Cities must improve resilience to avoid Day Zero - Arup
Increasing numbers of cities worldwide risk reaching Day Zero, with taps running dry, and exacerbating the effects of climate change, unless they start actively managing and improving the resilience of their entire water basins, a new report by global engineering consultancy Arup has warned.
Cape Town’s recent water crisis has alerted major cities to threats to their water supply. According to the Arup report Cities Alive: Water for People, endorsed by the International Water Association (IWA) and launched at the IWA World Water Congress & Exhibition in Tokyo, cities need to expand what they might now consider ‘their’ water infrastructure to include the entire river basin on which they depend.
The report highlights that the world’s 100 largest cities occupy less than 1 per cent of the planet’s land area, while the basins that provide their water resources cover over 12 per cent and serve almost a billion people.
Water basins are vital for supplying cities with water, collecting all the surface water and groundwater in the area. Cities impact stewardship for hundreds of miles. They have the potential to influence how their water basins are managed, yet they invest very little in them.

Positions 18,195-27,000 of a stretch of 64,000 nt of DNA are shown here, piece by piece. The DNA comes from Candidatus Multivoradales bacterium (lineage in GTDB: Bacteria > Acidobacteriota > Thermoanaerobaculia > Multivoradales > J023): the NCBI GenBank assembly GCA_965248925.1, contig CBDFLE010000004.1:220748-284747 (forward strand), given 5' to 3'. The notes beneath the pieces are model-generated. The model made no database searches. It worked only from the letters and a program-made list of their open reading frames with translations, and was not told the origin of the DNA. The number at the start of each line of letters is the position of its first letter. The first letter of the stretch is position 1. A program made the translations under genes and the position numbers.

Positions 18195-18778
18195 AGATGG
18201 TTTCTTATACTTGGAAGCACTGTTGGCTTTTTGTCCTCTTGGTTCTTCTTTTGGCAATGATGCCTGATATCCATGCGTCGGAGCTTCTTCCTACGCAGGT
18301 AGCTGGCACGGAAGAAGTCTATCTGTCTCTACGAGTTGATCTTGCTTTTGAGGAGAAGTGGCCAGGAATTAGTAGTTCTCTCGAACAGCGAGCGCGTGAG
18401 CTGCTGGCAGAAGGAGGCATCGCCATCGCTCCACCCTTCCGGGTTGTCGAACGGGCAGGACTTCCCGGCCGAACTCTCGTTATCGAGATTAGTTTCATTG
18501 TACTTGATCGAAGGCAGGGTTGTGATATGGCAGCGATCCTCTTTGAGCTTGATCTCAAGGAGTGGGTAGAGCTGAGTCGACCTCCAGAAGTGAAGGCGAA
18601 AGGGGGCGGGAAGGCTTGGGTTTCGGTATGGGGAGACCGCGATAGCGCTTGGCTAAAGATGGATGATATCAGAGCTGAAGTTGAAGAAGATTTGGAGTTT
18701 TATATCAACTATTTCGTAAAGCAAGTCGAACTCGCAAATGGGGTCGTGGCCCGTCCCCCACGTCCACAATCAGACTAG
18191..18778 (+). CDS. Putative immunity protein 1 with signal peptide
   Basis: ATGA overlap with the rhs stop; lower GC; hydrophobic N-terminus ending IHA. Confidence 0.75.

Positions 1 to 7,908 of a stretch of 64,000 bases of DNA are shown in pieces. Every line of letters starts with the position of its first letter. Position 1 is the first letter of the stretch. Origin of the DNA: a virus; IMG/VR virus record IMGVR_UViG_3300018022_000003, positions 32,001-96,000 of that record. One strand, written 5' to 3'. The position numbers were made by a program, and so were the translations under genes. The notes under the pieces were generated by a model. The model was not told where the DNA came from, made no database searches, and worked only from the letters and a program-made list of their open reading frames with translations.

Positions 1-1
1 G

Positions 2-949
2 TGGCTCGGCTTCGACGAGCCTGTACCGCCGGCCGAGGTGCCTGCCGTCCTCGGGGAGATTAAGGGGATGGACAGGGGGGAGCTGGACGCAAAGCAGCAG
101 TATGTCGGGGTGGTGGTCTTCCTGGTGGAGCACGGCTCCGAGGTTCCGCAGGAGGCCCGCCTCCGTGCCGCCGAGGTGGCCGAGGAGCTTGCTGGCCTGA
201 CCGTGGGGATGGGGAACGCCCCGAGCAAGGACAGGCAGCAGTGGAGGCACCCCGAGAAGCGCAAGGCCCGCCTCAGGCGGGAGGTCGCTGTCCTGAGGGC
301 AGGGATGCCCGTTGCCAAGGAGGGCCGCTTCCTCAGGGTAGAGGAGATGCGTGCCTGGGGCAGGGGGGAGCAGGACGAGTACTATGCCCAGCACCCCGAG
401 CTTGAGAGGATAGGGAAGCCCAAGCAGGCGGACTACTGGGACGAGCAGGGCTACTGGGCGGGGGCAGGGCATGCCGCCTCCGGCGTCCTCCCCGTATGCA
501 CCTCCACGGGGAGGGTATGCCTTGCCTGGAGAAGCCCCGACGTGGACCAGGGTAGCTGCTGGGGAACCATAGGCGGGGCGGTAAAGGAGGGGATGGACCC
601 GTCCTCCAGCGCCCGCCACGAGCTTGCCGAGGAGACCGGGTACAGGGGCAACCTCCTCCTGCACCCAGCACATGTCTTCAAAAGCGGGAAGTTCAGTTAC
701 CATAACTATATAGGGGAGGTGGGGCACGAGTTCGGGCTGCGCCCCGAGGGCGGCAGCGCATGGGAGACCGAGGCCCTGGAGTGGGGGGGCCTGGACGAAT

The report calls for more ‘upstream thinking’ in how cities approach water management. This means greater collaboration, working with landowners, businesses and local authorities further upstream to consider the water basin as a whole.
Understanding how a city’s water basin behaves not only leads to better water management but can protect the local environment and ensure the wellbeing of residents.
Dr Mark Fletcher, global water leader at Arup, said: "Recognising the importance of the entire water basin is essential as urban water resilience is not possible without rural water resilience. In simple terms, we must be more water-wise.
"With up to 4.3 billion people expected to live in cities by 2050, this is something city leaders and water managers need to be looking at now. Whilst this is a challenge, it also provides a significant opportunity to revolutionise how urban water systems are designed and retrofitted, and how they can deliver greater benefits for all."
The full report can be viewed here.
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